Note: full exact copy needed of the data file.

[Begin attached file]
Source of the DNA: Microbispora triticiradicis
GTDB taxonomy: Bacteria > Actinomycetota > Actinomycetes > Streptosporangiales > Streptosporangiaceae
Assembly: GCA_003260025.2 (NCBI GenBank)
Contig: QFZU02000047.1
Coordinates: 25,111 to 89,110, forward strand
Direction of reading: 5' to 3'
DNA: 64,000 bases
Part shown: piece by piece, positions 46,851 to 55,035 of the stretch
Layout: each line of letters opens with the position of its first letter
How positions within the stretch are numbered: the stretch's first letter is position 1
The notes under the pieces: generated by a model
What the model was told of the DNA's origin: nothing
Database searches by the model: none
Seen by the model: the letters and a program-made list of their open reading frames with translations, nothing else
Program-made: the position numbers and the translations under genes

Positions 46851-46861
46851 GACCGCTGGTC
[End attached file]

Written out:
Source of the DNA: Microbispora triticiradicis
GTDB taxonomy: Bacteria > Actinomycetota > Actinomycetes > Streptosporangiales > Streptosporangiaceae
Assembly: GCA_003260025.2 (NCBI GenBank)
Contig: QFZU02000047.1
Coordinates: 25,111 to 89,110, forward strand
Direction of reading: 5' to 3'
DNA: 64,000 bases
Part shown: piece by piece, positions 46,851 to 55,035 of the stretch
Layout: each line of letters opens with the position of its first letter
How positions within the stretch are numbered: the stretch's first letter is position 1
The notes under the pieces: generated by a model
What the model was told of the DNA's origin: nothing
Database searches by the model: none
Seen by the model: the letters and a program-made list of their open reading frames with translations, nothing else
Program-made: the position numbers and the translations under genes

Positions 46851-46861
46851 GACCGCTGGTC